Right definition of Indian architecture and design would be an architecture or design through which we celebrate Indian traditions in its context. It should not only act as a shelter or form for many functions but also gives a sense of completeness to the idea of Indian culture.
Considering India in itself has a vast syntax of architecture and design, what in your opinion is the right definition for Indian Architecture and Design?
India is a vast and a complex country with a pluralistic society and range of religious, geographic, ethnic and climatic diversity. Right definition of Indian architecture and design would be an architecture or design through which we celebrate Indian traditions in its context. It should not only act as a shelter or form for many functions but also gives a sense of completeness to the idea of Indian culture. It should be the very embodiment of spirit of Indian life. Indian architecture should have a sense of pride and identity.
However, most of us have not understood the architecture of India, as we call it- neither from our traditional architecture, nor in terms of its construction processes. The materials we use today-concrete, steel and glass – are the ones we see and these are the materials we are the most familiar with nowadays. However, a majority of India has been built using natural materials such as mud, brick, wood, stone, bamboo, lime. Most of us do not know these materials have been used in India since our textbooks do not cover these aspects. Hence, we use steel, glass, concrete etc., since they are being used worldwide or because the manufacturers want us to do so.
As we get globalised day by day, are we in the midst of an identity crisis in the architecture and design sense?
In today’s world, due to easy access to information, we learn of developments across the globe instantaneously. Most of the modern development in the cities look very similar, whether it is Singapore, Shanghai or New York. We can see Indian architecture heading in the same direction. Our urban areas are blindly following the western language of office-building-first creating glass box, then closing it with curtain and blinds to avoid glare on the monitors, then switching on all the lights and pumping more energy for the so called 5star rating AC to reduce heat gain through the glass. This is a criminal waste of resources. We need to look at it from the local/regional perspective, responding to our climate, the technology available, the context and culture. On a larger scale, what we generally see are glass buildings that are cropping up with no relevance to the context and surroundings they are built in.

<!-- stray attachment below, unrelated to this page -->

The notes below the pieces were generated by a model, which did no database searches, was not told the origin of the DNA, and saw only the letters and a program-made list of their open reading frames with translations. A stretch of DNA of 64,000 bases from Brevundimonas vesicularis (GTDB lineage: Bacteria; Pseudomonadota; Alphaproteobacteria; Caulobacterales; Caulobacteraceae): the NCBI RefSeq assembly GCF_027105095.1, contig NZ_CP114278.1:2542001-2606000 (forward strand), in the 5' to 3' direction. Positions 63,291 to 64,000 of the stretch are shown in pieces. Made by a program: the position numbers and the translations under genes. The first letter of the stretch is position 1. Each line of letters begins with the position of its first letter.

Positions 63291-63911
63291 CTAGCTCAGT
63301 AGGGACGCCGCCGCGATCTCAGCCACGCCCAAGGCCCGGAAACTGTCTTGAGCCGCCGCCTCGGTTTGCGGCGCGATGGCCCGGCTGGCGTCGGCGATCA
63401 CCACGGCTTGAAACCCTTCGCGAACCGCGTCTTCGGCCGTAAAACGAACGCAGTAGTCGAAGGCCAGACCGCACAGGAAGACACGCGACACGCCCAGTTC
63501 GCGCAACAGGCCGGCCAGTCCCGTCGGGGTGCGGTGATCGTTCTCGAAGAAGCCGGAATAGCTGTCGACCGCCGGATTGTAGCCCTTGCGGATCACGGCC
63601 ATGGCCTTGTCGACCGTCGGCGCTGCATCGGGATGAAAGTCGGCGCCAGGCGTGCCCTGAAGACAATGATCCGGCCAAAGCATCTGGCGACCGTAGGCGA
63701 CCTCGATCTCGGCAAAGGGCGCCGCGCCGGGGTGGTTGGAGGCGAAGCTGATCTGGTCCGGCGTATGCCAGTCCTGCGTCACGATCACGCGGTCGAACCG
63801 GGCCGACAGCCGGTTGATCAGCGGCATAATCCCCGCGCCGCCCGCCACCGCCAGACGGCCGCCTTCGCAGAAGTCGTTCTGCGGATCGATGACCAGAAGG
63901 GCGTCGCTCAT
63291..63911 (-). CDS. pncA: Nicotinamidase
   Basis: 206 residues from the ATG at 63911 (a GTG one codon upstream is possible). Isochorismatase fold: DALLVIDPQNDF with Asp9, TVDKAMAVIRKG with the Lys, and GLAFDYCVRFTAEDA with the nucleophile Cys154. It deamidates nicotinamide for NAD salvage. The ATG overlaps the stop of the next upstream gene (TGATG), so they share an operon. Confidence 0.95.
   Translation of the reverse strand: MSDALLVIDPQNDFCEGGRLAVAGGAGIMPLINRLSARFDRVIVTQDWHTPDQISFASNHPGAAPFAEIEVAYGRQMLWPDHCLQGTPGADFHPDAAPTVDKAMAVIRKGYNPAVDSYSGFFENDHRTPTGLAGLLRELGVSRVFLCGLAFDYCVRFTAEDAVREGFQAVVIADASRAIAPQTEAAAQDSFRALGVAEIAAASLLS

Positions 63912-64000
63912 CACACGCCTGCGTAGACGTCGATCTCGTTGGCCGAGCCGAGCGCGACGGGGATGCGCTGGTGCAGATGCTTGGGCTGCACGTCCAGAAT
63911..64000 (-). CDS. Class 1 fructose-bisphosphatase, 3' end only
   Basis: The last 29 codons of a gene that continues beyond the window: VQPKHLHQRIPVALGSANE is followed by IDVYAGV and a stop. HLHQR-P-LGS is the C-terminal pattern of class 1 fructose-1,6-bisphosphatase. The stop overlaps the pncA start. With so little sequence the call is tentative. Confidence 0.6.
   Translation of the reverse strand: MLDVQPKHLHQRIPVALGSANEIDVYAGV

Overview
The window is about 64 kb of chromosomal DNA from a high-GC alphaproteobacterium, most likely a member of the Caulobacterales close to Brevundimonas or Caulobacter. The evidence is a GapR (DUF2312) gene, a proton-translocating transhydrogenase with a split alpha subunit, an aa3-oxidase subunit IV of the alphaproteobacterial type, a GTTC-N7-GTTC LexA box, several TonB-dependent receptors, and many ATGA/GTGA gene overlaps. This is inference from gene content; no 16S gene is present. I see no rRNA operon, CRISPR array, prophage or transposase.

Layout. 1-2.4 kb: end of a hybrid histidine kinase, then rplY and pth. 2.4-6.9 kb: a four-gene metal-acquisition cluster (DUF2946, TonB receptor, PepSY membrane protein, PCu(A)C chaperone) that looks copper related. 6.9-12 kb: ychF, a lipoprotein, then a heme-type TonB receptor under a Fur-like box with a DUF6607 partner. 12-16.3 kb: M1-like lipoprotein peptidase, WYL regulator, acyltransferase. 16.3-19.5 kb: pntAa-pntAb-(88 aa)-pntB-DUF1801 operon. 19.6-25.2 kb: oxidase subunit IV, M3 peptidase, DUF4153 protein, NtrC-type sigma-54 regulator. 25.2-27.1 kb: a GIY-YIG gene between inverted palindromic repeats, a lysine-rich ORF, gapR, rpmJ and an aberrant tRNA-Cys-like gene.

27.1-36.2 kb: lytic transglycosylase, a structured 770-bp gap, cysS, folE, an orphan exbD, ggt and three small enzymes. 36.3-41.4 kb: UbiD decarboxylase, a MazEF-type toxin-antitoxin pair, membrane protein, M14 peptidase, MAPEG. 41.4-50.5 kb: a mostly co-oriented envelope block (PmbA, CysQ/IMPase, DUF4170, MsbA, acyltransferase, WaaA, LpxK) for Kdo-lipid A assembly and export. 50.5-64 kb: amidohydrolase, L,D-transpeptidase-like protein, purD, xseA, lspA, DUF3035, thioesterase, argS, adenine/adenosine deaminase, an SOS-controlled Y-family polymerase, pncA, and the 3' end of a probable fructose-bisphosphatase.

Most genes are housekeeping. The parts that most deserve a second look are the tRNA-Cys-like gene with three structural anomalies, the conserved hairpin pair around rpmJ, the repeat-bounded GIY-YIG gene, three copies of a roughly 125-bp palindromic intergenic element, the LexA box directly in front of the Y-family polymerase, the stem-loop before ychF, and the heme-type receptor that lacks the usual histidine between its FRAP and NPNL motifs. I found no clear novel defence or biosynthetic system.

Japan and Sri Lanka are two prime examples of countries that have their distinct style of work. Japan’s sensitivity to minimalistic, austere architecture, use of tatami mats and Zen gardens reflect their philosophy. As for Sri Lankan architecture, it is a true response to their warm and humid tropical climate.